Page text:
Assume that you want uniformity in your feature naming, so that different teams can quickly understand the feature being computed and its origin. Downstream clients soon come to programmatically depend on the naming convention for features, so any changes in your naming convention could break downstream clients. It is possible to perform a runtime check that the name follows the correct format but in an orchestrated feature pipeline, it makes more sense to enforce correct feature names statically with functions. Then, your naming convention can be validated with unit tests, so that any unplanned changes to the naming convention are detected during development.
Now, we have looked at pytest for unit tests, let us look at pytest to run integration or end-to-end tests for feature pipelines.
Pytest for feature pipelines
A feature pipeline is a program that can be run on a schedule or continuously that reads new input data from some data source, computes features using that input data, and writes the features to the feature store. A more technical description of a feature pipeline is that it is a program that reads data from one or more data sources and then orchestrates the execution of a dataflow graph of feature engineering steps for the input data, including data validation, aggregation, and transformations. Finally, it writes the engineered features (the output DataFrame (Pandas or Spark)) to a feature group.
We can test feature pipelines, end-to-end, with pytest. A feature pipeline test validates that your pipeline works correctly end-to-end – that it correctly plugs together different steps, such as reading and processing data, feature engineering, and writes the features to the feature store. A simple feature pipeline test reads some sample data, engineers features, writes to the feature store, and then validates that the data it reads from the feature store is the same as the data written, and that the number of rows written was as expected.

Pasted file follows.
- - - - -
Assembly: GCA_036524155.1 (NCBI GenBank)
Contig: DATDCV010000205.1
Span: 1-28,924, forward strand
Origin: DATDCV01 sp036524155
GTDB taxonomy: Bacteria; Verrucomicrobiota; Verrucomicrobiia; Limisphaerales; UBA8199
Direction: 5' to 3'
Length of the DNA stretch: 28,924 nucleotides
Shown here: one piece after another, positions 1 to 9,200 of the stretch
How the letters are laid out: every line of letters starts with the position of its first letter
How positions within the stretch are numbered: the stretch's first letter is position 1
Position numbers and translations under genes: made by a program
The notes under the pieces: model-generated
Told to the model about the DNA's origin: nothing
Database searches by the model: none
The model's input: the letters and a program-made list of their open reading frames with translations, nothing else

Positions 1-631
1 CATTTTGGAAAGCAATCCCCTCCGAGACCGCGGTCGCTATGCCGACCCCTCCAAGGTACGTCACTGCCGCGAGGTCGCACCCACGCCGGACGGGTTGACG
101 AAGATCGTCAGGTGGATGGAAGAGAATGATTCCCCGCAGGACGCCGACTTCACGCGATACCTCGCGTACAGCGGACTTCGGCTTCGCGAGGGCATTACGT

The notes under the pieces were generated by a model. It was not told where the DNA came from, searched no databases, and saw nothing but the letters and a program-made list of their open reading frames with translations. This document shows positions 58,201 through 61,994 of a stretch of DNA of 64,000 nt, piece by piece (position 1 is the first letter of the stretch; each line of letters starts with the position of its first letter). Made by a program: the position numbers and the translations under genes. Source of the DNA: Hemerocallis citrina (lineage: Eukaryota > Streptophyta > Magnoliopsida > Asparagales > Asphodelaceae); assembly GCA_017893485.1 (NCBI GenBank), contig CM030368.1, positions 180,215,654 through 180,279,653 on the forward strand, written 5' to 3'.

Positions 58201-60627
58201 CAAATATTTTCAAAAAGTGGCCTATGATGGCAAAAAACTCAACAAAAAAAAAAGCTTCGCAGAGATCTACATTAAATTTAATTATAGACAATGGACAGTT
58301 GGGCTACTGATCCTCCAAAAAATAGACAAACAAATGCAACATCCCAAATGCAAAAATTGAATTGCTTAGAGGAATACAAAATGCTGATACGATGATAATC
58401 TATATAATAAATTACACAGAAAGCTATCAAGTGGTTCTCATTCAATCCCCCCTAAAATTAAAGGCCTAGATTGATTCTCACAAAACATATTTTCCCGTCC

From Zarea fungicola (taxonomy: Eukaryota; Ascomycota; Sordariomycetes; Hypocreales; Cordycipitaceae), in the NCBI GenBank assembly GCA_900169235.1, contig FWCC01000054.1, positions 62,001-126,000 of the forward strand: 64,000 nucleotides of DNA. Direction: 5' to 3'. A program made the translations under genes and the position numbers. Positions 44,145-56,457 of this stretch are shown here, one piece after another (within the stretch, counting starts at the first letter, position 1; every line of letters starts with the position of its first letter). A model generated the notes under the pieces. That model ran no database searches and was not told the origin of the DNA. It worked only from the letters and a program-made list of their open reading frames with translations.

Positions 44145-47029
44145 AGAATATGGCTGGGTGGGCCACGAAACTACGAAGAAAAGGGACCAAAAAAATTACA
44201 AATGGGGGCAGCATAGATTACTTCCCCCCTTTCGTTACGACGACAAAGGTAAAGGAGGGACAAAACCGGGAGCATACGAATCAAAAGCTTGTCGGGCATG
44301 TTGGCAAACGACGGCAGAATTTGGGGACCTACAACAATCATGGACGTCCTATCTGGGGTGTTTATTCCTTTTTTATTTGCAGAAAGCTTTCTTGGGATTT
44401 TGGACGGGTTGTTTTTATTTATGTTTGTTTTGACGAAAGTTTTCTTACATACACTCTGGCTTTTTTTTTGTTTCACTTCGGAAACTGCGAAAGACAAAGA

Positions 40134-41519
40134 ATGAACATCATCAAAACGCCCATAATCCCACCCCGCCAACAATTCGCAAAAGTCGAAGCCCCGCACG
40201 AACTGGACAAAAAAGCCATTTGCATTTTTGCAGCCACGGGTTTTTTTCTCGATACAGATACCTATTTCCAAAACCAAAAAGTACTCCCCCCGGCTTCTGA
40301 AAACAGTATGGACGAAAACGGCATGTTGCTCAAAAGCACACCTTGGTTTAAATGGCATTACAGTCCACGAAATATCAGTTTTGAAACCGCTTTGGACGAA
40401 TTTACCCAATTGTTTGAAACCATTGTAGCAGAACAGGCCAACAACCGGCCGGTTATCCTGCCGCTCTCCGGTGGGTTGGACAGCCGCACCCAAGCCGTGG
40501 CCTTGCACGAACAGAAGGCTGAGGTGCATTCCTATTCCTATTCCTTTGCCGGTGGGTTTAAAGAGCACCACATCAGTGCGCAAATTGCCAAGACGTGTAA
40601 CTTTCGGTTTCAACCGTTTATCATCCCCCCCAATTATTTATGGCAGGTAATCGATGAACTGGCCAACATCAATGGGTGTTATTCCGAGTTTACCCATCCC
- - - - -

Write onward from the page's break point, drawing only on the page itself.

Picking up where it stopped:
Feature pipeline tests are slower to run compared to unit tests because they need to connect to services and process some sample data. They also require data and infrastructure. You will need some sample data and a “dev” (development) feature store. In Hopsworks, you can create a new private project for each developer, where each project has the developer’s own private feature store. You may need to subsample and even anonymize production data to create the sample data for your pipeline. The sample data should be representative of the production data for your pipeline.
Pytest for Jupyter notebooks
You can also use pytest to test your feature engineering code in your Jupyter notebook provided that you (1) refactor your feature engineering code into functions, and (2) convert your notebook to python file before running pytest. Luckily, nbmake enables you to easily convert your notebook into a Python file, enabling you to run pytest:
pip install nbmake
In our github code repository, we have a Jupyter notebook with the same feature engineering source code as earlier for converting IP addresses between string/int format and for mapping an IP address to its source city name. The same notebook also contains the feature pipeline code, so that all code needed for the pipeline is in a single file.
Some other good tips for testing notebooks are to add:
pytest-xdist to speed up pytest with notebooks, as you can run tests in parallel on many workers (CPUs) on your server;
use nbstripout to clean notebook output data - do this before committing your notebooks to your source code versioning system;
use ReviewNB to review notebooks in pull requests.
For a more detailed overview of this tutorial, check out the full article on pytest.